Rabbit Care Guide
Rabbit Food and Nutrition
Rabbits have very different nutritional requirements to humans, they are essentially ‘fibrevores’ as fibre is the key part of your rabbits diet above all other nutrients Rabbits require a high quality food which provides them with two types of fibre: inigestible fibre and digestible fibre. Indigestible fibres help maintain the digestive system and keep your rabbits teeth to a healthy length. Digestible fibres provide your rabbit with essential nutrients. Your rabbit may not get all of the nutrients on first eating a fibre as this passes through his system as ‘caecotophs’- sticky droppings that he ingests to get more nutrients from. These are different from the solid hard droppings of indigestible fibres. A high quality herbage or forage is the cornerstone of your pets diet. You should supplement this with a good dry rabbit food, greens and snacks for extra nutrition. Avoid feeding excessive fresh vegetables or fruit as this can cause stomach upsets. For a treat and variety you can give them a fruit stick. Provide fresh water and remove uneaten food daily.
Rabbits need as much space as possible and are best kept outside, except in winter when they should be housed in a garage or shed with natural light and ventilation. Ideally rabbits should have a separate sleeping area that is closed in and an area that they can run about in. Timber rabbit hutches with an area where they can forage on grass are ideal but have a sleeping area that has a solid floor so they can stay dry. Your hutch should have enough space so that your rabbit can stand on his back legs and a separate living area and bedroom. For bedding it is best to provide a lining of newspaper covered with hay, straw or dust free wood. To absorb urine and keep the hutch clean and dray. It is extremely important that a rabbits bed is kept dry. Rabbits can get a soiled bottom which will attract flies especially in the summer so watch out for this and clean if necessary. You should clean and disinfect your rabbits hutch at least once a week.
Rabbits can live 6 to 8 years when properly cared for. Apart from providing adequate, clean housing and good quality diet. There are some other things you should know about rabbit health. Rabbits teeth are constantly growing so you should provide gnawing timber toys or mineral stones to gnaw on. If the teeth grow too long it will be necessary to take your rabbit to a vet to get them trimmed. Daily grooming helps keep their coats in good condition. Grooming is also a great way of bonding with your rabbit and will allow you to conduct a regular health check on your pet. If you notice anything unusual when grooming you should consult your vet. Healthy rabbits have bright eyes, dry noses and shiny coats. Rabbits need to be vaccinated for Myxomatosis and Haemorrhagic Disease. Rabbits do not need to be vaccinated annually like cats or dogs but you should take the rabbit to your vet for regular check ups.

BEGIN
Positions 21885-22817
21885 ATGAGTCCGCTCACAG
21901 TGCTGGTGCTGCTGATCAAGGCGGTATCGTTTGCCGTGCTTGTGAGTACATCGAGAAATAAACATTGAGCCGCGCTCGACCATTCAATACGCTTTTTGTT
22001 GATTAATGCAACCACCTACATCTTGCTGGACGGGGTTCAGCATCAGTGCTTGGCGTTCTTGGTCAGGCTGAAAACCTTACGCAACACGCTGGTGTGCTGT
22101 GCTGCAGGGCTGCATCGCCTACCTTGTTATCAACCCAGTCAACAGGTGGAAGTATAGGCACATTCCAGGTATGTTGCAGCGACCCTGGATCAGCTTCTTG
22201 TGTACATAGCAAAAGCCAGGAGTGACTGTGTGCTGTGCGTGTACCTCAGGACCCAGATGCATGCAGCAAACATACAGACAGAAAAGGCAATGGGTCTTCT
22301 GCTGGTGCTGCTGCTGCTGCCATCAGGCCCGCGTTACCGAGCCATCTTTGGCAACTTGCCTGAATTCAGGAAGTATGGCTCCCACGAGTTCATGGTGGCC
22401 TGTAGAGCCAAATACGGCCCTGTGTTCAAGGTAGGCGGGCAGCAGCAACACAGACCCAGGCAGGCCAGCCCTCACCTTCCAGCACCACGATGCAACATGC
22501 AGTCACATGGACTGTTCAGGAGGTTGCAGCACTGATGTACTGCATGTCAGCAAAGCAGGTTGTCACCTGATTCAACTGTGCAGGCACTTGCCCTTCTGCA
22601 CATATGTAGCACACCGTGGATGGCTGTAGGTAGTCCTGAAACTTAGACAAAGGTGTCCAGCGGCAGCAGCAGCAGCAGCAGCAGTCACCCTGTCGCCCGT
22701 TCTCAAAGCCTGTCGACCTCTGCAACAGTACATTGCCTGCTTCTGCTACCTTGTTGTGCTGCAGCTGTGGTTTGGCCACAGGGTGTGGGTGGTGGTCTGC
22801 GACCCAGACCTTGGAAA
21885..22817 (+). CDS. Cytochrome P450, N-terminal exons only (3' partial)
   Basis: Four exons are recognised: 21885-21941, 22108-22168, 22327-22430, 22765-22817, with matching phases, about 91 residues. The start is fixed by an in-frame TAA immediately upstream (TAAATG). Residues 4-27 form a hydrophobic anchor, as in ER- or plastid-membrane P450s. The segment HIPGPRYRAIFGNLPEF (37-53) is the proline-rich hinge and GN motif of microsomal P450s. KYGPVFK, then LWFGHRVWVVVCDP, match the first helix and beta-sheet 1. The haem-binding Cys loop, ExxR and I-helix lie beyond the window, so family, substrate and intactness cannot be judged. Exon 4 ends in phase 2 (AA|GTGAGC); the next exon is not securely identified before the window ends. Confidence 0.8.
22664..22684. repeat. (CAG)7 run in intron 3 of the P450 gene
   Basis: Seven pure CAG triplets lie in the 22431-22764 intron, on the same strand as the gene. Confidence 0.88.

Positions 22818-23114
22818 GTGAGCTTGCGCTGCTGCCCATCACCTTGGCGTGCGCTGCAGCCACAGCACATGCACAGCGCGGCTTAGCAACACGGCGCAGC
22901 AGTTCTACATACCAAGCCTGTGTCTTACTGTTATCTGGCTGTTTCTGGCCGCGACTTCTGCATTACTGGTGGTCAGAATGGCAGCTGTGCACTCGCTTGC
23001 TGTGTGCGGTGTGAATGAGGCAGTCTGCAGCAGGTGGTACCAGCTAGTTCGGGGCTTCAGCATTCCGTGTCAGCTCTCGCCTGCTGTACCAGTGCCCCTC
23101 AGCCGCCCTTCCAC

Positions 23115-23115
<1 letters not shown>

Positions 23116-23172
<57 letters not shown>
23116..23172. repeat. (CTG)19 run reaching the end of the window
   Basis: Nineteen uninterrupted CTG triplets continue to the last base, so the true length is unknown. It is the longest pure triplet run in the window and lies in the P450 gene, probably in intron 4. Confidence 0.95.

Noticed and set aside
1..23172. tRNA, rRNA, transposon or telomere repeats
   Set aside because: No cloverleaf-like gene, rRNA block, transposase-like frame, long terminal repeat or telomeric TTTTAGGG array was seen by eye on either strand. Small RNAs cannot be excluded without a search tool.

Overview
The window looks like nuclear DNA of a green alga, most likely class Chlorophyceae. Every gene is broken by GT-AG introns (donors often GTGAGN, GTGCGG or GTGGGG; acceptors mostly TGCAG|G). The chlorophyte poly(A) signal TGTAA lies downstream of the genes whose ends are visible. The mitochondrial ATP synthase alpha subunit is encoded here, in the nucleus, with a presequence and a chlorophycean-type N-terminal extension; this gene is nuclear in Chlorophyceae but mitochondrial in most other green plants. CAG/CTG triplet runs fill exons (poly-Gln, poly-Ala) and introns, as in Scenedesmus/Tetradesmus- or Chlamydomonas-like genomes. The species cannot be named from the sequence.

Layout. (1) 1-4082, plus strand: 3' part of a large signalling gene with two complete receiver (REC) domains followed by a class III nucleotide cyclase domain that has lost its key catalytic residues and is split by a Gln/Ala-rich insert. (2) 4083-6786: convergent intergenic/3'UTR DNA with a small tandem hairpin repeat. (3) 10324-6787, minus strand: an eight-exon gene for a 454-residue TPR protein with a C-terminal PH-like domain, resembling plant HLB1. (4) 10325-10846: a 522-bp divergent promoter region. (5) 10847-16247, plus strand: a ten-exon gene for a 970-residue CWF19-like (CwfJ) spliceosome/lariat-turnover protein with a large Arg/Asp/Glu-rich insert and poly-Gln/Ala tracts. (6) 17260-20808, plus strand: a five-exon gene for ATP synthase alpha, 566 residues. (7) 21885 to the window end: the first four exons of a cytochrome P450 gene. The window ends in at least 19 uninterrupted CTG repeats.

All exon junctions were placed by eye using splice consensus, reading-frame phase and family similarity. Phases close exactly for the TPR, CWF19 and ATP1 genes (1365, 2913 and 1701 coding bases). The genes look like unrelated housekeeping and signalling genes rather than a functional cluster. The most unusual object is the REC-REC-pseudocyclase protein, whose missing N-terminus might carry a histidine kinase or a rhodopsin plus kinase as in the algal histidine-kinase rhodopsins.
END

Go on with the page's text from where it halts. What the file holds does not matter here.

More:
When introducing your rabbit to its home you should not disturb it for 2 days so it gets used to its new surroundings. You can start then talking to your rabbit and introduce your hands into the cage and lift it by gently placing one hand under its bottom and another under its chest. You should handle your rabbit regularly and never surprise it as they can struggle quite a lot and may scrape if its nails are sharp. Rabbits are happiest when living with a companion rabbit. To avoid breeding pairs it is best to have the rabbits sexed although this may not always be definitive in some breeds. Rabbits can be neutered from 5 months of age. Male rabbits should be neutered unless you intend using them for breeding, this will also cut down on anti social behaviour such as fighting. You should house young rabbits separately until they are old enough to be neutered. A vet will spay a female rabbit when it is around 6 months and neuter a male rabbit around 5 months.